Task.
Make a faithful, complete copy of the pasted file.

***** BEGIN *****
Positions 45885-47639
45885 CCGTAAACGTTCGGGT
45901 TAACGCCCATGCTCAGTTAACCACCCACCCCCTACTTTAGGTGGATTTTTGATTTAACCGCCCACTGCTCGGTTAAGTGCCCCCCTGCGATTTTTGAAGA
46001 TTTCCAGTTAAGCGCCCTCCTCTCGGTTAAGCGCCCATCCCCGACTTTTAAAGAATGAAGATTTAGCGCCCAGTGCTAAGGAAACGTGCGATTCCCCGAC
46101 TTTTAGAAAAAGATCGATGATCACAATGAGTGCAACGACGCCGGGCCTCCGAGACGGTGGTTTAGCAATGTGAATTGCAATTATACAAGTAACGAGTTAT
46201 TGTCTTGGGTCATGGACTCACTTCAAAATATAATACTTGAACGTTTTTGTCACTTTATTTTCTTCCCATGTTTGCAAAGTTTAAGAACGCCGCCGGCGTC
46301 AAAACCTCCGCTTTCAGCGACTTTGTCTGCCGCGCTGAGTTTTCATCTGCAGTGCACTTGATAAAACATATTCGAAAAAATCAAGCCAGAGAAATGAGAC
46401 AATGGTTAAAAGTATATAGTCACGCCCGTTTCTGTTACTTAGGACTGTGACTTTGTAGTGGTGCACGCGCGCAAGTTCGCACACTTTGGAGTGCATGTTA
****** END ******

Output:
Positions 45885-47639
45885 CCGTAAACGTTCGGGT
45901 TAACGCCCATGCTCAGTTAACCACCCACCCCCTACTTTAGGTGGATTTTTGATTTAACCGCCCACTGCTCGGTTAAGTGCCCCCCTGCGATTTTTGAAGA
46001 TTTCCAGTTAAGCGCCCTCCTCTCGGTTAAGCGCCCATCCCCGACTTTTAAAGAATGAAGATTTAGCGCCCAGTGCTAAGGAAACGTGCGATTCCCCGAC
46101 TTTTAGAAAAAGATCGATGATCACAATGAGTGCAACGACGCCGGGCCTCCGAGACGGTGGTTTAGCAATGTGAATTGCAATTATACAAGTAACGAGTTAT
46201 TGTCTTGGGTCATGGACTCACTTCAAAATATAATACTTGAACGTTTTTGTCACTTTATTTTCTTCCCATGTTTGCAAAGTTTAAGAACGCCGCCGGCGTC
46301 AAAACCTCCGCTTTCAGCGACTTTGTCTGCCGCGCTGAGTTTTCATCTGCAGTGCACTTGATAAAACATATTCGAAAAAATCAAGCCAGAGAAATGAGAC
46401 AATGGTTAAAAGTATATAGTCACGCCCGTTTCTGTTACTTAGGACTGTGACTTTGTAGTGGTGCACGCGCGCAAGTTCGCACACTTTGGAGTGCATGTTA